NAS appliances for SMEs

Network attached storage appliances come in all shapes and sizes: we look at what five of the leading vendors have to offer the small to medium-sized business.

Network attached storage (NAS) appliances are proving increasingly popular with small to medium-sized businesses (SMEs), and for good reason. They're a lot less complicated and quicker to deploy than a fully fledged storage area network (SAN) and, in general, work out cheaper and easier to manage than a conventional general-purpose file server. These advantages are not lost on the storage vendors, nearly all of whom sell NAS appliances of some kind or other.

However, NAS boxes vary widely, with products available to handle everything from home data streaming to file sharing on large enterprise networks with thousands of users. Prices can also vary enormously, making choosing a suitable appliance far from easy. So we've done some of the legwork for you, collecting a set of products designed for small to medium-sized networks and putting them through their paces in ZDNet's labs.

What we tested
For this group test we asked five leading storage vendors to supply us with a NAS appliance suitable for use by a medium-sized business. More specifically we asked for rack-mount products offering at least one terabyte (1000GB) of storage that could be shared on mixed Windows, Apple Mac and Linux/Unix networks.

We also asked for Gigabit Ethernet connectivity and built-in support for RAID 5 data protection. That's where data is striped across multiple disks in an array together with error correction information, enabling the array to continue functioning even if one of the disks stops working.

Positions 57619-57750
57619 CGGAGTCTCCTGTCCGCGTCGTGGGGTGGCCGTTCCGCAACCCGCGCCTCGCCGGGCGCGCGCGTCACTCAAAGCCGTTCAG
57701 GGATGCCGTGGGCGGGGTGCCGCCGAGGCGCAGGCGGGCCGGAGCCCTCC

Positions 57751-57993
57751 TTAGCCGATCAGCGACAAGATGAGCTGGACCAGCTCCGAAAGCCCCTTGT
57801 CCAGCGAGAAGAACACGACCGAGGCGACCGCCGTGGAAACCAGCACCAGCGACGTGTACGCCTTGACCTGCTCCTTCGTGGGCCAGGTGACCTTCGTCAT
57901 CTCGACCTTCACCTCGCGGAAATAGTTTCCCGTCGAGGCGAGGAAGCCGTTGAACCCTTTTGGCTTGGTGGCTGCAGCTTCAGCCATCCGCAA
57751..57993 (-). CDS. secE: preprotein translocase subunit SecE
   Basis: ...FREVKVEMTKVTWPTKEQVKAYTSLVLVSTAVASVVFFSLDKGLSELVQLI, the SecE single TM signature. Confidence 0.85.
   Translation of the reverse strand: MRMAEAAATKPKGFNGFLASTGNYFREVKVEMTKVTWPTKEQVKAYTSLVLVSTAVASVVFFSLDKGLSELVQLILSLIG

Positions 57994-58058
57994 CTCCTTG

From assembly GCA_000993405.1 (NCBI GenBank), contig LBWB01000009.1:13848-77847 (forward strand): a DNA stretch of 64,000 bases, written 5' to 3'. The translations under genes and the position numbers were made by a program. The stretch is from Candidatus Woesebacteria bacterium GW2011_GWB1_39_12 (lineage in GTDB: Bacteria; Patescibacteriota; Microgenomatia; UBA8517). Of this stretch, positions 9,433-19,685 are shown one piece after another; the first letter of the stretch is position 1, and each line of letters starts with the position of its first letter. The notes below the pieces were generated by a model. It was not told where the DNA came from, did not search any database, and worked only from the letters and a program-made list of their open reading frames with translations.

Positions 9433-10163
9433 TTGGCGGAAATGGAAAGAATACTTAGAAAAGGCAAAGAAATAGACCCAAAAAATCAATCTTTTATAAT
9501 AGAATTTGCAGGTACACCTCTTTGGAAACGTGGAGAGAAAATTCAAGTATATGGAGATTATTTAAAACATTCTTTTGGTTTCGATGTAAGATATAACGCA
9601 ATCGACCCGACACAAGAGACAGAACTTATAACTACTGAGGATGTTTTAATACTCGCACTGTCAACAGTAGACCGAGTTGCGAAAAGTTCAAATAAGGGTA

We made no stipulation as to the software involved, and in the event were sent three Linux-based appliances, one running Windows Storage Server 2003 and a Snap Server from Overland Storage that employs custom software called GuardianOS. All made use of SATA disks. All met our requirements, performed well in the labs and were relatively easy to set up and manage. However, they were far from equal — as you'll find out when you read the detailed reviews. Turn to the next page to find out which NAS appliance stood out from the rest.

Editors' choice
Despite meeting our basic criteria there were big differences in what the five NAS appliances we evaluated were able to deliver, both in terms of functionality and performance. Based purely on the latter, the Windows-based Iomega StorCenter Pro NAS 450r came out on top, but at a hefty price for a device offering just 1TB of storage space. Some of the others weren't too far behind, with the Snap Server 410 and Synology Rack Station RS408 both impressing us in terms of the speed with which they performed their file-sharing duties.

The Synology appliance also had the nicest interface and was by far the easiest to configure. We also liked the fact that we could choose what disks to put in it, making the RS408 a good choice for the smaller business. However, it lacked some of the advanced features found on the Snap Server 410 from Overland Storage — although some of those were optional extras.

Taking all this into account we eventually awarded the Editors' Choice to the Snap Server 410, for its mix of storage capacity, features and performance in an easy-to-configure appliance that's well within the reach of small and medium-sized businesses.

 

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